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Sandy Stream Tiger Beetle (Ellipsoptera macra)



A Tiger Beetle ( Cicindela macra ), a State Special Concern beetle, has been found on sandbars in larger rivers.

State status

Status and Natural Heritage Inventory documented occurrences in Wisconsin

The table below provides information about the protected status - both state and federal - and the rank (S and G Ranks) for Sandy Stream Tiger Beetle (Ellipsoptera macra). See the Working List Key for more information about abbreviations. Counties shaded blue have documented occurrences for this species in the Wisconsin Natural Heritage Inventory database. The map is provided as a general reference of where occurrences of this species meet NHI data standards and is not meant as a comprehensive map of all observations.

Note: Species recently added to the NHI Working List may temporarily have blank occurrence maps.

Documented locations of Ellipsoptera macra in the Natural Heritage Inventory Database as of July 2015.
Summary Information
State StatusSC/N
Federal Status in Wisconsinnone
State RankS1S2
Global RankG5
Tracked by NHIY

Species guidance

Identification: Dull olive-green to brown narrow-bodied tiger beetle. Head and pronotum with white, decumbent setae. The maculations are complete on the elytra though the middle band is broken up. Labrum with one tooth. Length: 11.5-13 mm.

Similar Species: None of the other sandbar inhabitants are similar. The western species, C. cuprascens, is very similar though shiny with the middle band unbroken and has yet to be found in Wisconsin.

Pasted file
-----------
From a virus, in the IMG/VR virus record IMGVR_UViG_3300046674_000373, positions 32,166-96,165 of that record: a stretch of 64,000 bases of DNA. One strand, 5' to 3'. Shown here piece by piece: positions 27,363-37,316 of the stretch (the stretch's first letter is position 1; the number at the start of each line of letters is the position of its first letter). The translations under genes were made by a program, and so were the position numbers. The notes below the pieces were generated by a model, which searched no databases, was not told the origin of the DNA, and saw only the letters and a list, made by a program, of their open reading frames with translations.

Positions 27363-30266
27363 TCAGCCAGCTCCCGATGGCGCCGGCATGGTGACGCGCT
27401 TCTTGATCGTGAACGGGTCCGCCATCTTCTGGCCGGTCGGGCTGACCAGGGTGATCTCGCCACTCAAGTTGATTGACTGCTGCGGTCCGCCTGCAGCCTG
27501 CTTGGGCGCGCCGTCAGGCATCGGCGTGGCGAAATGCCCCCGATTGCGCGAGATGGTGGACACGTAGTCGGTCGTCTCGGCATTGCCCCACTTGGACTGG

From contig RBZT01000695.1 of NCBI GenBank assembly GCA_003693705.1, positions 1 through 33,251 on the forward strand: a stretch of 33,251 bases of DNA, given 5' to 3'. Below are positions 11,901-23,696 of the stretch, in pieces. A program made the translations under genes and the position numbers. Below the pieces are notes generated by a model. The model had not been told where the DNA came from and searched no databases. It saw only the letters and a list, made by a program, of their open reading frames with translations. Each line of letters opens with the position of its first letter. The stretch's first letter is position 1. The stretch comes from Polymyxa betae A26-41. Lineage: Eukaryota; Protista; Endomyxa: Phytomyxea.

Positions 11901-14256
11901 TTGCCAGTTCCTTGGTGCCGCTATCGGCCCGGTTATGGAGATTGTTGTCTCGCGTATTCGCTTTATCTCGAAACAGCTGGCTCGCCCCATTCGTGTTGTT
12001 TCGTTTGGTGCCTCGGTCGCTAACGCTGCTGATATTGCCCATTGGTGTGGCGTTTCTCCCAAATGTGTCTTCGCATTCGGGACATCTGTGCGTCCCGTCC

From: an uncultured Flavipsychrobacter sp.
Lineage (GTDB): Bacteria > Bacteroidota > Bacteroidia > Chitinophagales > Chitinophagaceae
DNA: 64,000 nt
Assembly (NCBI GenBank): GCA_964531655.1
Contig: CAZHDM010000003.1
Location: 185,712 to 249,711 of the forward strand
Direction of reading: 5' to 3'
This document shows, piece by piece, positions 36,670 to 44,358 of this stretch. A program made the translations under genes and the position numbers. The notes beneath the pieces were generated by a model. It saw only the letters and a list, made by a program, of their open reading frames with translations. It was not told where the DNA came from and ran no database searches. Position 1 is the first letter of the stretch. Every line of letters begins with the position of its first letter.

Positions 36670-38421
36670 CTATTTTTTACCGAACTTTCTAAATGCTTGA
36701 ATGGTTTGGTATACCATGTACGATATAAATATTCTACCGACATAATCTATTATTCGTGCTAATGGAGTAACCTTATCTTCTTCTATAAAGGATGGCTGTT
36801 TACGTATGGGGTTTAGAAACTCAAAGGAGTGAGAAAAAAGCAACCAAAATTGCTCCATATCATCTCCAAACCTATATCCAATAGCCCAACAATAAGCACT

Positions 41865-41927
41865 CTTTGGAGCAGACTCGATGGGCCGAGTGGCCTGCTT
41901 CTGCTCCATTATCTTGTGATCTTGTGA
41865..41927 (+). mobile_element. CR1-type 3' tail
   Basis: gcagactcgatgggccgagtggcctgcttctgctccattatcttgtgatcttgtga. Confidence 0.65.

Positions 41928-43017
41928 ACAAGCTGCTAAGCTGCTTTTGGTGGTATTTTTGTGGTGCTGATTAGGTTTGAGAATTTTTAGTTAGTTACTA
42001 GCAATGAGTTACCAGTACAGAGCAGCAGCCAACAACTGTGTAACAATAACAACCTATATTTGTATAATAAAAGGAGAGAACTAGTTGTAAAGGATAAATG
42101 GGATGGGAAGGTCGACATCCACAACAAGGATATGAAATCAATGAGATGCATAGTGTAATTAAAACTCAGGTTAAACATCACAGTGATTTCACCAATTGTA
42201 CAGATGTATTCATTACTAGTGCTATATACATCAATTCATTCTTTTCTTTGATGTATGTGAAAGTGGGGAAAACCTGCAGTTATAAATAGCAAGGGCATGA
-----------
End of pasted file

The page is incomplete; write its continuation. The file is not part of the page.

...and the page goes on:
Habitat: Sandy areas along rivers, big river sandbars.

Associated Species: May occur with C. repanda, C. hirticollis, and C. duodecimguttata.

State Distribution: A few sites in the Lower Wisconsin and Central Sands areas. Historically, St.Croix, Pierce, and Milwaukee Cos.

Global Distribution: Plains states and the Midwest to Ohio and Tennessee.

Rationale for Species Listing and Threats: Dam construction, recreational uses of river sandbars.

Phenology: Collected mid-July in central Wisconsin.

Life and Natural History: Females lay eggs in soft sand. Larvae develop to the second or third instar and overwinter. Larvae become active again in the spring and feed until hibernating as a late instar larva the second winter. Pupation occurs in June the next year.

Survey Guidelines: Blacklighting may be more successful than diurnal collecting.

Inventory, Monitoring and Research Needs: Survey historical sites.



Sandy Stream Tiger Beetle

Photo © Steve Spomer.

Last revised: Thursday, January 10, 2019